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Hoffmann, R. A wiki for the life sciences where authorship matters. Nature Genetics (2008)

Animal model explains the origins of the cranial dystonia benign essential blepharospasm.

The current study demonstrates that combining two mild alterations to the rat trigeminal reflex blink system reproduces the symptoms of benign essential blepharospasm, a cranial dystonia characterized by uncontrollable spasms of blinking. The first modification, a small striatal dopamine depletion, reduces the tonic inhibition of trigeminal reflex blink circuits. The second alteration, a slight weakening of the lid-closing orbicularis oculi muscle, begins an adaptive increase in the drive on trigeminal sensory-motor blink circuits that initiates blepharospasm. By themselves, neither of these modifications causes spasms of lid closure, but combined, they induce bilateral forceful blinking and spasms of lid closure. A two-factor model based on these rodent experiments may explain the development of benign essential blepharospasm in humans. The first factor, a subclinical loss of striatal dopamine, creates a permissive environment within the trigeminal blink circuits. The second factor, an external ophthalmic insult, precipitates benign essential blepharospasm. This two-factor model may also be applicable to the genesis of other cranial dystonias.[1]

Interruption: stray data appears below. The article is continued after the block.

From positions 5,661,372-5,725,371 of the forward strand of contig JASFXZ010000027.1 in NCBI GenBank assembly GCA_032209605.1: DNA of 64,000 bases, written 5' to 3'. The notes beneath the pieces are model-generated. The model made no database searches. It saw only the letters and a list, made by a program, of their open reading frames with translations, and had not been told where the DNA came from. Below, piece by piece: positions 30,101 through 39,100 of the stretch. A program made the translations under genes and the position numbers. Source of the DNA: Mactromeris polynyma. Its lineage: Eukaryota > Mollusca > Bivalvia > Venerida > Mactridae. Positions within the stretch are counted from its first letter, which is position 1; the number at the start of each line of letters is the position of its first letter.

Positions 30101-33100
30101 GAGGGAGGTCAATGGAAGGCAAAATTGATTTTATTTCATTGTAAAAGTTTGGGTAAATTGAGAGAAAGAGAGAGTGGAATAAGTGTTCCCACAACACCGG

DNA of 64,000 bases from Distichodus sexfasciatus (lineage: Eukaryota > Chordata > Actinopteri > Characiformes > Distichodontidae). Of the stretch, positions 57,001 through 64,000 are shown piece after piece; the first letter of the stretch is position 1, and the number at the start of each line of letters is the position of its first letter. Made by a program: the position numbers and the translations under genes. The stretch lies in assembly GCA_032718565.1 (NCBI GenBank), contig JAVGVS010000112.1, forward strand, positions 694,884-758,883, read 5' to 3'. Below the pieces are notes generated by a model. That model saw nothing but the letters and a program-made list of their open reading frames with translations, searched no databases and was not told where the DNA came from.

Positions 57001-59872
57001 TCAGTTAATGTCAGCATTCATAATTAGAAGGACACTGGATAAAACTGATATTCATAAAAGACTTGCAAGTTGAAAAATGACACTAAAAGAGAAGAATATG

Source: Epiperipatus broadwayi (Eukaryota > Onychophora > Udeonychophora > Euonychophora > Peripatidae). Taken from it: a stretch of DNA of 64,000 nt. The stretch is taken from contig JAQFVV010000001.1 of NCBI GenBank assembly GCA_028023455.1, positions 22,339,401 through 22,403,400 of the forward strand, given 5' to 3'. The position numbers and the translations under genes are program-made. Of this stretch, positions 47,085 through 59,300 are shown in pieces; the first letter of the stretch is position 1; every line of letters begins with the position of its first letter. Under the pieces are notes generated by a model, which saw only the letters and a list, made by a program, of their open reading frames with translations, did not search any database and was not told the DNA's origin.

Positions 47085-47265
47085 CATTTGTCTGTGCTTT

1. Animal model explains the origins of the cranial dystonia benign essential blepharospasm. Schicatano, E.J., Basso, M.A., Evinger, C. J. Neurophysiol. (1997) [Pubmed]
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